She made the switch to saxophone in the fourth grade, and took part in every band program available in elementary, middle and high school. After a year at the University of North Florida, she transferred to Berklee, where she graduated magna cum laude with a degree in woodwind performance.

Abair recalls some wise counseling she received during her college years: “My saxophone teacher told me every week, ‘You have to start your own band. Don’t try to be someone else. Don’t practice a bunch of David Sanborn licks or Wayne Shorter licks. Go out and be your own person.’ It was the best advice anyone could have given me.”

She took the advice and ran with it, all the way to the opposite coast. She landed in Los Angeles, where she began a dues-paying process that lasted nearly a decade and included touring gigs with keyboardists John Tesh and Bobby Lyle and guitarist Jonathan Butler. When she was home from the road, she booked her own band in just about any club that would have them. And on those occasions when none would, she played on the streets of Santa Monica. “I didn’t want to wait tables when I had a degree in music,” she says. “I’d take my horn down to 3rd Street Promenade and just play. I paid my rent for quite a few months by doing that.”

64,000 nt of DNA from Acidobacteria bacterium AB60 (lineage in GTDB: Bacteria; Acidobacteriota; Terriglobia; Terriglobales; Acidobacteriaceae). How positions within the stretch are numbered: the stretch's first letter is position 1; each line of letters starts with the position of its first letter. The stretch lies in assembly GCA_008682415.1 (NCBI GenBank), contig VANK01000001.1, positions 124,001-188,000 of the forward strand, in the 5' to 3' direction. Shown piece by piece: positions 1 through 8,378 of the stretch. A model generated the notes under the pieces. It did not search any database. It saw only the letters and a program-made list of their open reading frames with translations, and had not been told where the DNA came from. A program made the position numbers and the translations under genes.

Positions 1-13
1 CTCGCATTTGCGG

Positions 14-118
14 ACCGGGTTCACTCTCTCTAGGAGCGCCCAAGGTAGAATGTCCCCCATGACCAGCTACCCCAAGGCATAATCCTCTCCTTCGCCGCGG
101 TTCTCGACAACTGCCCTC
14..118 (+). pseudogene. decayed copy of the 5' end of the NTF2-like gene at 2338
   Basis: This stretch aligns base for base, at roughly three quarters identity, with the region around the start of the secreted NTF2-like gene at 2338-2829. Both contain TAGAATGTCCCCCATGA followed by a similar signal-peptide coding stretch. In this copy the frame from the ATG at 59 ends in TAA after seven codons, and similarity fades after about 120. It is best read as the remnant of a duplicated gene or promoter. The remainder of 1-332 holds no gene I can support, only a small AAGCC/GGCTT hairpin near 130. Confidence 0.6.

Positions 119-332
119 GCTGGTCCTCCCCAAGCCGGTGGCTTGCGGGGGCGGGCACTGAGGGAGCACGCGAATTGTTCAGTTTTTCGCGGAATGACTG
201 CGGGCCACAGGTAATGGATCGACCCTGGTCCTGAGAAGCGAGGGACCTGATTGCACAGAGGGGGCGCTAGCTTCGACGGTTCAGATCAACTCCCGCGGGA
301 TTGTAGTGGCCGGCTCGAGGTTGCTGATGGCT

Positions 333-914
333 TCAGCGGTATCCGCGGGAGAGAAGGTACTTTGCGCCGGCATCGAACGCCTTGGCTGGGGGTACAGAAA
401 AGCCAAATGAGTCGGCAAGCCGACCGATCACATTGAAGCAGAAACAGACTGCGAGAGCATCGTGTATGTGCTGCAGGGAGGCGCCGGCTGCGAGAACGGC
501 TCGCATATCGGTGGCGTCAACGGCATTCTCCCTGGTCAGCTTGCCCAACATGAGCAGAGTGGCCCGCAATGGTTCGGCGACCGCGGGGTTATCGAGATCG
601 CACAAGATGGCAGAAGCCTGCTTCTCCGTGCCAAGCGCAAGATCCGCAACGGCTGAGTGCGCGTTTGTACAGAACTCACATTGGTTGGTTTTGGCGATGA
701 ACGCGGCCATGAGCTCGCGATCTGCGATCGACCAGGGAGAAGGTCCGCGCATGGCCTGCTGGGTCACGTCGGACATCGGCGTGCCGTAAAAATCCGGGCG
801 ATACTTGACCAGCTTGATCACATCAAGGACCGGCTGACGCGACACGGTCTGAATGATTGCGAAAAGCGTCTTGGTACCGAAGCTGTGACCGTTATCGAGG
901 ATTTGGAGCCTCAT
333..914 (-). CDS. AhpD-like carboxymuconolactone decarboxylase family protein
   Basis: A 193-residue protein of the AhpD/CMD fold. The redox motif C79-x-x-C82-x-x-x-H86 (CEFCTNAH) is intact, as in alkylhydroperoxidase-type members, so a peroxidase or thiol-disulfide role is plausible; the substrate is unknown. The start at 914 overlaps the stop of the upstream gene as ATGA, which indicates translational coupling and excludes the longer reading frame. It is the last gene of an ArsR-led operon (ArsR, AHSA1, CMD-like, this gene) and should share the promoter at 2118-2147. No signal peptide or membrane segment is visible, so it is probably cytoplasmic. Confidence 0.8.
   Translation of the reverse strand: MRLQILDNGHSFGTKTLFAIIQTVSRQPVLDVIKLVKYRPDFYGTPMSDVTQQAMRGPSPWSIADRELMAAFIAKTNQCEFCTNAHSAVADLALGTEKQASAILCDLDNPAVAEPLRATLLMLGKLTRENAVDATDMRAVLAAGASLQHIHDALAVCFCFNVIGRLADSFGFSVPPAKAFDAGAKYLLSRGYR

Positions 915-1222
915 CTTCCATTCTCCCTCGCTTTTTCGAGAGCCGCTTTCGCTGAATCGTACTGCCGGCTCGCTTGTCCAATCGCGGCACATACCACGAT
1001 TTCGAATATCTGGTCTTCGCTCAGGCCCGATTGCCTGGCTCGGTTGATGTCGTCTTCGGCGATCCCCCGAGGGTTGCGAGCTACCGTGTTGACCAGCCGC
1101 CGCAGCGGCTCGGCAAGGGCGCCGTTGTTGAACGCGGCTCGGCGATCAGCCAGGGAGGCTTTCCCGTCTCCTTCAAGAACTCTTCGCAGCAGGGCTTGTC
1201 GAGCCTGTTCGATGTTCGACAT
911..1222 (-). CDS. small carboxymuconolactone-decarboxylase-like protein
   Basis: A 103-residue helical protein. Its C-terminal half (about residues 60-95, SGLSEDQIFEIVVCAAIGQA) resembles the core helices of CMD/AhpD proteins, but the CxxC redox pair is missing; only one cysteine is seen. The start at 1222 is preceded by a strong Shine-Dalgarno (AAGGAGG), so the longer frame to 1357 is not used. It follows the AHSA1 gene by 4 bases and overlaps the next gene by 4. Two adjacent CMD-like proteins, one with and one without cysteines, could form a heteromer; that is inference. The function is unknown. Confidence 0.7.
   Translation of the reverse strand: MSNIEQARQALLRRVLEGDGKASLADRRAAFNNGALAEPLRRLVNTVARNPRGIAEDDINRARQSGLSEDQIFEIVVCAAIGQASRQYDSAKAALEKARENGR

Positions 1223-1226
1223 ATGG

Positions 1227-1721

Abair released her first album, the independently produced Always and Never the Same, in 1999, while touring with the Backstreet Boys. By the beginning of the new decade, the combination of a nonstop performing and the well-received indie release had helped her solidify her musical identity. “By the time I signed on with Verve in 2002,” she says, “I really knew who I was as an artist. I knew what I wanted to say, and I had a sound that was mine and no one else’s.”